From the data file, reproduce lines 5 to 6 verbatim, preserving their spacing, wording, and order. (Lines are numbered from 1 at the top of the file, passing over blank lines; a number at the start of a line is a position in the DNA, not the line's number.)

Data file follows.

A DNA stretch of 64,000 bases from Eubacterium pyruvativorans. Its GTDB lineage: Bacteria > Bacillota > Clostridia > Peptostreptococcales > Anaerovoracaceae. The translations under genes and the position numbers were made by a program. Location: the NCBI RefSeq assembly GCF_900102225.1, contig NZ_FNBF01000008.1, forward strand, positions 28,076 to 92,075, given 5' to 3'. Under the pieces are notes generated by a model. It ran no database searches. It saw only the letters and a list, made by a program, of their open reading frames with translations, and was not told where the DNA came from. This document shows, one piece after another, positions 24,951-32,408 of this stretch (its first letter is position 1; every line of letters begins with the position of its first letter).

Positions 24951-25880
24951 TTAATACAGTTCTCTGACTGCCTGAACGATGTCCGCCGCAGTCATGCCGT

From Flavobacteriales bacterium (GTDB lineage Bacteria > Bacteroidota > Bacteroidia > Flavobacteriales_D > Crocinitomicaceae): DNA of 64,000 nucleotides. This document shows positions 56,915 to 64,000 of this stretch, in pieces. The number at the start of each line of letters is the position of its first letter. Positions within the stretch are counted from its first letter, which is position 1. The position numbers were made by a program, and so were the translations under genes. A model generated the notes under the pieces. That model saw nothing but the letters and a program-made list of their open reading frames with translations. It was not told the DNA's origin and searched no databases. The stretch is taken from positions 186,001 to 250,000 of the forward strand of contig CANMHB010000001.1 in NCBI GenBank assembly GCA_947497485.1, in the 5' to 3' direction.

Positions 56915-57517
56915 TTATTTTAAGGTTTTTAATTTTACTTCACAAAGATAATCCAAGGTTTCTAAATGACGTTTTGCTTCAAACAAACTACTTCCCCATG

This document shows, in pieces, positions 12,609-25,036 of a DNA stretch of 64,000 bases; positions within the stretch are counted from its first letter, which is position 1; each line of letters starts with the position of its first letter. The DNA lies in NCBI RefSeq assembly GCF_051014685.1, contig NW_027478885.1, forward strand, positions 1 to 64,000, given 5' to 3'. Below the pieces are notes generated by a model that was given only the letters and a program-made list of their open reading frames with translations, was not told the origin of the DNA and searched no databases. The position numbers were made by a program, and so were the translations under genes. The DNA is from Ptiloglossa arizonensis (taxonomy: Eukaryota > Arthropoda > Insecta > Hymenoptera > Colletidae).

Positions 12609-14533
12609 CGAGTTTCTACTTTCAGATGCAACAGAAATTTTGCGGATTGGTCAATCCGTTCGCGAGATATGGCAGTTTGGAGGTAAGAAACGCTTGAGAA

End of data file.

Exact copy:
Positions 56915-57517
56915 TTATTTTAAGGTTTTTAATTTTACTTCACAAAGATAATCCAAGGTTTCTAAATGACGTTTTGCTTCAAACAAACTACTTCCCCATG